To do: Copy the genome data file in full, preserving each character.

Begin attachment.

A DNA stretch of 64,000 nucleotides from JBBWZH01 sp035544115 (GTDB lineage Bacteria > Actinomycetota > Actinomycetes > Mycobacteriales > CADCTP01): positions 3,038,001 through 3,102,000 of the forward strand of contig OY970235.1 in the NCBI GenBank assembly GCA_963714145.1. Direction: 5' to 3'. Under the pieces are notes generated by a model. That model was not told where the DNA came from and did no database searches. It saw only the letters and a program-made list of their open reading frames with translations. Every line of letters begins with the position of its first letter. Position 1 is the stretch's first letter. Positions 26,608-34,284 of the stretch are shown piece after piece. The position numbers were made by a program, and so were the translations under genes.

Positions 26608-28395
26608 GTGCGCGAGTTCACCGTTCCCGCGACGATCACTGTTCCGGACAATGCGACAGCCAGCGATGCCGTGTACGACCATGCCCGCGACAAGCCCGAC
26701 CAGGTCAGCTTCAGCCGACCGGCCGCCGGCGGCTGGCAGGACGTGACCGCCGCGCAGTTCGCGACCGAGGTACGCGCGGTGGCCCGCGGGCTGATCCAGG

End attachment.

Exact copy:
A DNA stretch of 64,000 nucleotides from JBBWZH01 sp035544115 (GTDB lineage Bacteria > Actinomycetota > Actinomycetes > Mycobacteriales > CADCTP01): positions 3,038,001 through 3,102,000 of the forward strand of contig OY970235.1 in the NCBI GenBank assembly GCA_963714145.1. Direction: 5' to 3'. Under the pieces are notes generated by a model. That model was not told where the DNA came from and did no database searches. It saw only the letters and a program-made list of their open reading frames with translations. Every line of letters begins with the position of its first letter. Position 1 is the stretch's first letter. Positions 26,608-34,284 of the stretch are shown piece after piece. The position numbers were made by a program, and so were the translations under genes.

Positions 26608-28395
26608 GTGCGCGAGTTCACCGTTCCCGCGACGATCACTGTTCCGGACAATGCGACAGCCAGCGATGCCGTGTACGACCATGCCCGCGACAAGCCCGAC
26701 CAGGTCAGCTTCAGCCGACCGGCCGCCGGCGGCTGGCAGGACGTGACCGCCGCGCAGTTCGCGACCGAGGTACGCGCGGTGGCCCGCGGGCTGATCCAGG